This has long been the view of the TUC, and it’s a view that’s gaining followers. Last week Conservative MP Nick Boles made his plea to the Chancellor to loosen the purse strings:

“Productivity in the UK will increase if we have better transport and communications infrastructure (especially outside London), if we increase dramatically the number of people with technical and management skills, if we do a lot more scientific research, and if employers invest a lot more in automation and other capital equipment… we need to do them all and, as a rule of thumb, spend at least 50% more on each of them than we are currently doing.”

So it’s getting harder and harder to dismiss calls to invest in an economy that delivers jobs and prosperity as radical or reckless. The Chancellor should use this Budget to commit to bringing UK government investment into line with the OECD average – an increase from 2.7 per cent of GDP to 3.5 per cent – equivalent to £19bn.

How to spend it

And there’s no shortage of areas that would benefit from some more government support.

Housing has to be one of the top priorities. Poor quality, overcrowded and unaffordable housing blights the lives of many (and costs the NHS around £2bn a year). Building more houses would directly improve the lives of millions as well as boosting the economy. So the Chancellor should use next Wednesday’s announcement to increase the housing budget for the Department for Communities and Local Government, give more financial support local government house-building and lift local authority borrowing caps to allow them to build more social and affordable housing.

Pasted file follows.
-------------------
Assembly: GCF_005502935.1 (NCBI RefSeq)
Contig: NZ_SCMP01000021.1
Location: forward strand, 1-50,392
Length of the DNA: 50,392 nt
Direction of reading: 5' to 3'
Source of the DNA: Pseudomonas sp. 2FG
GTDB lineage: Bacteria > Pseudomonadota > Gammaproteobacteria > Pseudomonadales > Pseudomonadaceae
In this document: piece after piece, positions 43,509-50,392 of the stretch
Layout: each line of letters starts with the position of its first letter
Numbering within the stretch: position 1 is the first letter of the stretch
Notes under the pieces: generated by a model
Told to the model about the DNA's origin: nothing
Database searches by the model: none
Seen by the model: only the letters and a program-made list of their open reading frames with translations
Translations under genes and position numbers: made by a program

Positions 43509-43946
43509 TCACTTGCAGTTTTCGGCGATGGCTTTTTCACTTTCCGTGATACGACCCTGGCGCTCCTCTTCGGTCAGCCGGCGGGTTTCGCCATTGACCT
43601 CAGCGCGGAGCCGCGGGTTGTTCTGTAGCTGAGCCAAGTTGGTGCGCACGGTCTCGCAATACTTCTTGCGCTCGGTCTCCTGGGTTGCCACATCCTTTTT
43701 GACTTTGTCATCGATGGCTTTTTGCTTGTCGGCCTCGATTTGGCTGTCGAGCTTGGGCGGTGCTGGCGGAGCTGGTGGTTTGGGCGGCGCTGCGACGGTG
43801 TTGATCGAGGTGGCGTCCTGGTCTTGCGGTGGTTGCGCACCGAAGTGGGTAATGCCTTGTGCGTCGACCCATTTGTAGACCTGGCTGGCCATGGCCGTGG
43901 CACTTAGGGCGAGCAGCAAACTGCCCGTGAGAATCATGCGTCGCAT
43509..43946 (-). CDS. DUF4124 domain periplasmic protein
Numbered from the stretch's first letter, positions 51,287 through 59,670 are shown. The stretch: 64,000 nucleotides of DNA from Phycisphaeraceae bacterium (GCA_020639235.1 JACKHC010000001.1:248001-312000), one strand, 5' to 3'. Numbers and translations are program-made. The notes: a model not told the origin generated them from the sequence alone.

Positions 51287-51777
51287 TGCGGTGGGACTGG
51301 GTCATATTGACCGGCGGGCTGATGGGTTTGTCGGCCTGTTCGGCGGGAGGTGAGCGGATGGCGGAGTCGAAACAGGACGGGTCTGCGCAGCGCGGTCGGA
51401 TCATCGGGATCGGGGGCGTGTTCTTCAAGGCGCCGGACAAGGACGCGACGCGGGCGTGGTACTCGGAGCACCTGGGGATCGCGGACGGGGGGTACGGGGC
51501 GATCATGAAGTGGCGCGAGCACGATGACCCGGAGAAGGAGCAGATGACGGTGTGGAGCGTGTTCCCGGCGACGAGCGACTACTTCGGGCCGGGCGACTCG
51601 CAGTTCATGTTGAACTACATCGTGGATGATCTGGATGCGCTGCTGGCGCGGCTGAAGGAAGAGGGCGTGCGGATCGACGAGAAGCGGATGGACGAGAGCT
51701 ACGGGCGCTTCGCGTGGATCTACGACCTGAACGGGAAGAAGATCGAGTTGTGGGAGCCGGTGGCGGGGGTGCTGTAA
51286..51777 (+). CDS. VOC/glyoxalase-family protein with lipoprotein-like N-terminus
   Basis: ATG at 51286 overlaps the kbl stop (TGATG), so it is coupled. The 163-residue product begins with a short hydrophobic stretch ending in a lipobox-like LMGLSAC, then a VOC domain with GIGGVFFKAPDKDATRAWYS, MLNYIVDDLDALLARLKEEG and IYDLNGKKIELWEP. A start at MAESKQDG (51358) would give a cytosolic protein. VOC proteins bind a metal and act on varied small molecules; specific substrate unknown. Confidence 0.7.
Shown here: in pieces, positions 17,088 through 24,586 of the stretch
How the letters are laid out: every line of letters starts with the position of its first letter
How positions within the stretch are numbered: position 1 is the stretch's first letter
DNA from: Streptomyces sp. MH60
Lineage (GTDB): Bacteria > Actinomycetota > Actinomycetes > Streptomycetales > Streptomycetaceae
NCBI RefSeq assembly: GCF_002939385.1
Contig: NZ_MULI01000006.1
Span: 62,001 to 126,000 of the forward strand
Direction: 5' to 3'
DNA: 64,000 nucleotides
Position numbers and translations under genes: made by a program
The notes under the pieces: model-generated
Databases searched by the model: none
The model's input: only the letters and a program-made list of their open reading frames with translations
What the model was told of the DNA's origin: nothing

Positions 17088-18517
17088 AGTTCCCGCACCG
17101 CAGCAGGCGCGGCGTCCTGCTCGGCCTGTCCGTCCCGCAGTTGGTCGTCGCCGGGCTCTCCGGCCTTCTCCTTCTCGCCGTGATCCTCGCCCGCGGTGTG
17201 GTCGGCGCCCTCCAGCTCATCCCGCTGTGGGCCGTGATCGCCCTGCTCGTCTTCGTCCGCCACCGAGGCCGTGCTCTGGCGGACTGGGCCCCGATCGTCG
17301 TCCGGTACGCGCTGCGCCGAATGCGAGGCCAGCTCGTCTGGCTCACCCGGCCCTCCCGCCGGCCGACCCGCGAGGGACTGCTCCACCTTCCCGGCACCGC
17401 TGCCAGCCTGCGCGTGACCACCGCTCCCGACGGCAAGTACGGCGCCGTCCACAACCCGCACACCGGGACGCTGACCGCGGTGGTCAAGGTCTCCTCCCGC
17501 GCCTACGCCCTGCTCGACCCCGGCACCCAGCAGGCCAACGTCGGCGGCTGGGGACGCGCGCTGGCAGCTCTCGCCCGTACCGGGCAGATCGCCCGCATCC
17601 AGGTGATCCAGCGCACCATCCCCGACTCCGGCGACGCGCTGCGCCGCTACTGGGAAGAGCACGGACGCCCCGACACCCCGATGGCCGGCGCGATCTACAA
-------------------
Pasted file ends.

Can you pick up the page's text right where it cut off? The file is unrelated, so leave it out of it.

But to make sure public spending delivers sustainable economic growth, the government must also set out a clear strategy to deliver better jobs across the country. Its white paper on industrial strategy, expected around the same time as the Budget, offers an opportunity to do this, and must build on the promising proposals in an earlier green paper to invest in infrastructure and training.

But there are still critical elements missing. More focus needs to be given to the role that workers and their unions can play. Workers’ participation in UK company decision making is poor compared to other European countries, and there is clear evidence that improving this increases productivity. We also need to raise our performance in low paid sectors, where our productivity gaps with other European countries is largest. One way to do this would be to introduce new sector bodies in the low paid industries, charged with increasing pay, efficiency and general business success in each of the low paid industries – something the government should look to pilot.

Reports suggest Philip Hammond is still resistant to the idea of increasing government investment. But continuing feeble economic performance will make it increasingly difficult to ignore these calls.